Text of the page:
Similar to other low-power and low-bandwidth protocols like Zigbee, Z-Wave, and Thread, Sidewalk aims to connect devices that don’t require Wi-Fi connectivity and have minimal data requirements, such as door and window sensors. Just like those protocols, Sidewalk offers an extended range compared to Wi-Fi, potentially reaching up to 1,500 feet, as suggested by GridConnect.

This means you can scatter sensors throughout your yard or monitor the state of a detached garage door without the need to extend your Wi-Fi signal. Additionally, Sidewalk can enhance the functionality of key finders by making them significantly easier to locate compared to those with only Bluetooth connectivity.

To connect Sidewalk-enabled devices to the cloud, they first need to establish a connection with a bridge—a feature typically incorporated in the best smart home hubs. Sidewalk-compatible Amazon Echo devices continue to serve as Sidewalk hubs even if your Wi-Fi network experiences disruptions.

One important point to consider is that with Sidewalk, not only your devices but any Sidewalk-enabled device can potentially connect to your Sidewalk Bridge to transmit its data to the cloud. According to Amazon, a Sidewalk Bridge utilizes a maximum of 80Kbps, and the data used by Sidewalk is capped at 500MB per month.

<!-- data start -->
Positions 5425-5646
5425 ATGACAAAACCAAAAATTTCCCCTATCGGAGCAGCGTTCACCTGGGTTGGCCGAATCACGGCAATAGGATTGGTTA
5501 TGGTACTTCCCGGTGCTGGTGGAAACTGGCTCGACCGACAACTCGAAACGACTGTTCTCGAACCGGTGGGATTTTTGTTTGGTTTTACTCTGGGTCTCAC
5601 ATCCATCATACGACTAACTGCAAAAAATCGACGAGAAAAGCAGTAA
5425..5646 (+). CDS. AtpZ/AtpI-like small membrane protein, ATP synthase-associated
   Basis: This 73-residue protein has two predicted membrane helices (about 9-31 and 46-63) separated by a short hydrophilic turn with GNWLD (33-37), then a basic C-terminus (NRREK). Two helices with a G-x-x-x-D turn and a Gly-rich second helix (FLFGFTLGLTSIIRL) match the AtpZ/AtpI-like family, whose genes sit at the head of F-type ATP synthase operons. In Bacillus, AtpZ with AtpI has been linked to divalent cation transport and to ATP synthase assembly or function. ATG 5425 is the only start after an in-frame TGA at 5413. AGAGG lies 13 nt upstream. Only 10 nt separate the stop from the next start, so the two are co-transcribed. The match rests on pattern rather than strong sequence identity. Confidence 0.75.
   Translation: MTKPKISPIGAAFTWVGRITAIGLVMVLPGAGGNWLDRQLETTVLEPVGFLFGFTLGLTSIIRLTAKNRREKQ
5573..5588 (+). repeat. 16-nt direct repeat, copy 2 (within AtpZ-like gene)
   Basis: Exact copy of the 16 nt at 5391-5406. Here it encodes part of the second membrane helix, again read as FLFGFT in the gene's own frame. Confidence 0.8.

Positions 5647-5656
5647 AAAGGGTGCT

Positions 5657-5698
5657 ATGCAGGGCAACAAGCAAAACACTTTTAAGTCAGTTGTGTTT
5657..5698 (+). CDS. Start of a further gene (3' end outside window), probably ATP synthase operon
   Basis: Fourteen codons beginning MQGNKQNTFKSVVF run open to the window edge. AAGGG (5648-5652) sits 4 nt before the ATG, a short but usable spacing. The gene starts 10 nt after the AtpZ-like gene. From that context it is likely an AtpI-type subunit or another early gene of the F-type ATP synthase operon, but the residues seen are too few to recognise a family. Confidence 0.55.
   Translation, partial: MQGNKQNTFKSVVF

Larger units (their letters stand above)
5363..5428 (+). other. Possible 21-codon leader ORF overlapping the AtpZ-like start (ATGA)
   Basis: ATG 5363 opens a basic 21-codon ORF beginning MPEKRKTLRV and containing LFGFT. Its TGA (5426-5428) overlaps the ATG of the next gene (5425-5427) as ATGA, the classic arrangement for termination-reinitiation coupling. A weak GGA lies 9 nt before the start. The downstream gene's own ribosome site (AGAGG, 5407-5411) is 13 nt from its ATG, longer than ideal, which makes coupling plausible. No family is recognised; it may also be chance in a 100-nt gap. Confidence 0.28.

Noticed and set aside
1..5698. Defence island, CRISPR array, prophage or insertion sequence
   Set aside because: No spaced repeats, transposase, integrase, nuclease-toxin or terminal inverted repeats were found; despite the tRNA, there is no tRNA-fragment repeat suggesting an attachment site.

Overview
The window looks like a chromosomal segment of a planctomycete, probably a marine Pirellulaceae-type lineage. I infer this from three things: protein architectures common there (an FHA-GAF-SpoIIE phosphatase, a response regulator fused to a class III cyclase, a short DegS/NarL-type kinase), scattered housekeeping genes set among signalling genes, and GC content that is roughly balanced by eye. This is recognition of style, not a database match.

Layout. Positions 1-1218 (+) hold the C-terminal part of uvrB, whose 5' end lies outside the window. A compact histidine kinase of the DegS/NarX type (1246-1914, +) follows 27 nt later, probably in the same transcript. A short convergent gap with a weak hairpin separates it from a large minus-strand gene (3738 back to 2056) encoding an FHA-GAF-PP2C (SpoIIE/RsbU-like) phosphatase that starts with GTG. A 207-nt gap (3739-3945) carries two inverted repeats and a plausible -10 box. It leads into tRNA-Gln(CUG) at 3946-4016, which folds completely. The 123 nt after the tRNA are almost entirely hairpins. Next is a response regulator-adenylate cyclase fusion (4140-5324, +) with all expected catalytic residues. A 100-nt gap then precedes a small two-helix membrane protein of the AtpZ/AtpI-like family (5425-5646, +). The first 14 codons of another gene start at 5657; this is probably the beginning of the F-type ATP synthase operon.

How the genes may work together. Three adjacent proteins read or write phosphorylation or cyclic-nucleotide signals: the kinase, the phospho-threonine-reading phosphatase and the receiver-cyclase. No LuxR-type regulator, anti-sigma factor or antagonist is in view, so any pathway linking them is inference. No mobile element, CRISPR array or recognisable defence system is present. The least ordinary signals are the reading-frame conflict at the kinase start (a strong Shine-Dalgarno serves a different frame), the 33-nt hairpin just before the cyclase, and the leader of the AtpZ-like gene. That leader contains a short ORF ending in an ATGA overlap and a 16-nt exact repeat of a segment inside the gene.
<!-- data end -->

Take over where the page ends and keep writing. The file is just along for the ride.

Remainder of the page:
Discover the Extensive Coverage of Amazon Sidewalk

Amazon Sidewalk Coverage

Amazon Sidewalk boasts an extensive coverage area. In a released coverage map, it appears to cover all major metropolitan areas, with the exception of more rural regions. Rest assured, if you reside in a bustling city, you’ll likely have access to the benefits of Sidewalk.

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Sidewalk-Compatible Devices: What’s Available?

Given Sidewalk’s relatively recent introduction, there aren’t currently many devices outside of Amazon’s own products that support Sidewalk. These devices can be classified into two categories: Bridges and Sidewalk-enabled devices. Every Amazon Echo smart speaker and smart display produced since 2018 can serve as a Sidewalk Bridge, including those no longer available for purchase.